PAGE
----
Caring for COVID-19 patients in a Sydney hospital through the city’s latest outbreak, a doctor reflects on the impact the pandemic is having on our healthcare system and the people who work in it.
I cannot be more resilient
I cannot manage anything else
I cannot be too honest
I cannot watch the news anymore
I cannot imagine
I cannot sleep
I cannot let my team down
I cannot think about more than one day at a time
I cannot keep going
Someone asked me last week if I would have chosen this path if I knew I had been signing up for this.
I was exhausted, slumped over a desk with my head in my hands when I took a deep breath through my surgical mask to answer.
“It pains me to say it but I still would have done this. I cannot imagine doing anything else,” I sighed. “It is still a privilege to do what we do.”
I was almost rolling my eyes at myself, cringing at expressing something so cliché, but amidst much uncertainty I knew this to be fact. I was resigned to it. Does this privilege come with a price? How would I feel if any health care worker across our state, our nation, could not withstand the immense pressure they were under right now.
The answer? Devastated. Angry. Crushed.
It is not everyone, and it is not all the time, but the majority pull together when needed. This period has seen more collaboration and sharing of information, experience, and expressions of support across multiple hospitals than ever before in my career.
We humbly exchange successes and failures over Zoom, Skype, Microsoft Teams — if we remember to unmute ourselves.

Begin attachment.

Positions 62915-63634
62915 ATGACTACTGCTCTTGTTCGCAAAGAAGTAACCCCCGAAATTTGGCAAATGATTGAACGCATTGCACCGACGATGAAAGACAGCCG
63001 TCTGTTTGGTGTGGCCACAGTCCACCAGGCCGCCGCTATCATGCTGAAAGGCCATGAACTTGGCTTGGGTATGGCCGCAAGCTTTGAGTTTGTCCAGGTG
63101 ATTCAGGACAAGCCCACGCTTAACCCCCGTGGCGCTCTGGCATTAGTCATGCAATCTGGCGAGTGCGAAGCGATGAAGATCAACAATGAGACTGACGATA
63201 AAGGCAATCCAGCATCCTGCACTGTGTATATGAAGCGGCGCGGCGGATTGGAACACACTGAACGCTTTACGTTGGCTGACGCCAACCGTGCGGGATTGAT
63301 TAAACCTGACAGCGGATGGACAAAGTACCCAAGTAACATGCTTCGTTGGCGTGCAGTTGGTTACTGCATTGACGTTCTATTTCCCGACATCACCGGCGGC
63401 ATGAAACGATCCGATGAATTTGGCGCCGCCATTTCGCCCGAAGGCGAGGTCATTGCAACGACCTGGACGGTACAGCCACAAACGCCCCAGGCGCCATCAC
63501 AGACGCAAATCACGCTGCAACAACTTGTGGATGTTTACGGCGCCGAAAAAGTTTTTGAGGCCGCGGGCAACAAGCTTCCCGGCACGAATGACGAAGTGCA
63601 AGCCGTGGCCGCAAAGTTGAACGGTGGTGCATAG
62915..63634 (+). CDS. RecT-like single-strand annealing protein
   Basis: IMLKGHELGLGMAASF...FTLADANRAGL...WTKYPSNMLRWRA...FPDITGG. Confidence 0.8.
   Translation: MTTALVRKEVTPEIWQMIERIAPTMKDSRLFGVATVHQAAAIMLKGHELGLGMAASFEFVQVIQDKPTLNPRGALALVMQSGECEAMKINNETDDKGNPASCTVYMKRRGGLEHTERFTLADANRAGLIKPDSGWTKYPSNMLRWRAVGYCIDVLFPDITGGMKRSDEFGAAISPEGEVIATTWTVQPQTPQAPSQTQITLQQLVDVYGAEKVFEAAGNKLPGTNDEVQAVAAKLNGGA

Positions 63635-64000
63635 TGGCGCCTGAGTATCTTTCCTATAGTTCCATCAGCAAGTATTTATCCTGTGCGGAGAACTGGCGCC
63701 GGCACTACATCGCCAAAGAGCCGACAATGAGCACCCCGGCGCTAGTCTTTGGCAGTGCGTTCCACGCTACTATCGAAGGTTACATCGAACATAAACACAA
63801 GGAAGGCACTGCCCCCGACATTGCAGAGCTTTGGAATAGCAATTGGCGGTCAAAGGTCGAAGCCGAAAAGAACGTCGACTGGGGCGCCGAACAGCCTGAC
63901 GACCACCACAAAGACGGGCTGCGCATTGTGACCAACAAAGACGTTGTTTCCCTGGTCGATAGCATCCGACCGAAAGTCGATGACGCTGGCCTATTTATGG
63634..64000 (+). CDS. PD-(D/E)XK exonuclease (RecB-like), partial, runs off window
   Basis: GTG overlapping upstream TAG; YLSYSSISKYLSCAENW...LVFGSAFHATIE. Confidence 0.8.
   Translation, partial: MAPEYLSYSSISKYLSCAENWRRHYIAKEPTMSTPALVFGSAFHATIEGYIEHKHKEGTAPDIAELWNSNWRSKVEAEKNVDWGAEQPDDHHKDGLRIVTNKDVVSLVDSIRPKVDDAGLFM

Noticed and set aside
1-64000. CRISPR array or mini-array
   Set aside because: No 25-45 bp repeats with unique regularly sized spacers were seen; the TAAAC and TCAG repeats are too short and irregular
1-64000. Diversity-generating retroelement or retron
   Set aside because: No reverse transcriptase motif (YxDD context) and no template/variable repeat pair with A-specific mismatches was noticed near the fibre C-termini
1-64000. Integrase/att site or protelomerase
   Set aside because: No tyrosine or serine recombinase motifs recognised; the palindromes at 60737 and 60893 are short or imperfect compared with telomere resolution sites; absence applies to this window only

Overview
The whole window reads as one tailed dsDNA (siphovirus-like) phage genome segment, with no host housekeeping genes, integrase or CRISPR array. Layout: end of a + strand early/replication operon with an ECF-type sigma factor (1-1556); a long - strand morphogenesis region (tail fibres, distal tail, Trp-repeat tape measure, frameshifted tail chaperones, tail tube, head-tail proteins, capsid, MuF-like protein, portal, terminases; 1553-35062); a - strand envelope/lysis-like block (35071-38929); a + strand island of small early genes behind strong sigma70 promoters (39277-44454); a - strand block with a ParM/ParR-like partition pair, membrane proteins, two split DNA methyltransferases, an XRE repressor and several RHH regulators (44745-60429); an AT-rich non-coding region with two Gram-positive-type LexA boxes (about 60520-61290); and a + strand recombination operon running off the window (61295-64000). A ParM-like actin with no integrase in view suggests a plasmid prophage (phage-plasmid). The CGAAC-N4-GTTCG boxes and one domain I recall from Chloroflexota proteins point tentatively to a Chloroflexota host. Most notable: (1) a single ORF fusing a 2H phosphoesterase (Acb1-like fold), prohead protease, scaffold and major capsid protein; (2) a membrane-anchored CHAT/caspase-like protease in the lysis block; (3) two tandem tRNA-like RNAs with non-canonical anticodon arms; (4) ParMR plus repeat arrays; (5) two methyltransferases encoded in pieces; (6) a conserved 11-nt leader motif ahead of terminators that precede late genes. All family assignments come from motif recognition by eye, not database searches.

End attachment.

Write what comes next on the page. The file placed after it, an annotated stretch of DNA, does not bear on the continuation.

We gather outside where we can physically distance and remove our masks to enjoy a coffee and a quick chat in patches of sun or shade.
These brief, shared moments of light and darkness feel precious. They help one go on.
Everyone I know is struggling with communication at the moment.
You do not say much. You frantically text in your breaks, letting typos fly while emojis do the talking. Sad face. Tired face. Laughing crying face.
Sometimes you speak but the words are all jumbled. Sometimes there is random, hysterical laughter which is almost as contagious as the virus itself. The next moment, you are confronted with the fear of a patient or their loved ones, who cannot visit or help them. It is unimaginable.
Some health workers are looking after patients from parts of Sydney they have never heard of, let alone been. This provides important insights into how different pockets of society function.
While coronavirus has forced people to isolate in their own communities, in their echo chambers, we providing healthcare are not able to do that. I hope we will be the better for it.
Conflict and compromise occur in hospitals daily. From the front door to the top floor. Consensus in meetings is akin to reaching Nirvana — unattainable for most. This is not unique to the health sector.
The discomfort of being faced with this possibility that we might have to compromise on the care we provide is palpable. Of course, we are privileged that this is not something we are faced with every day.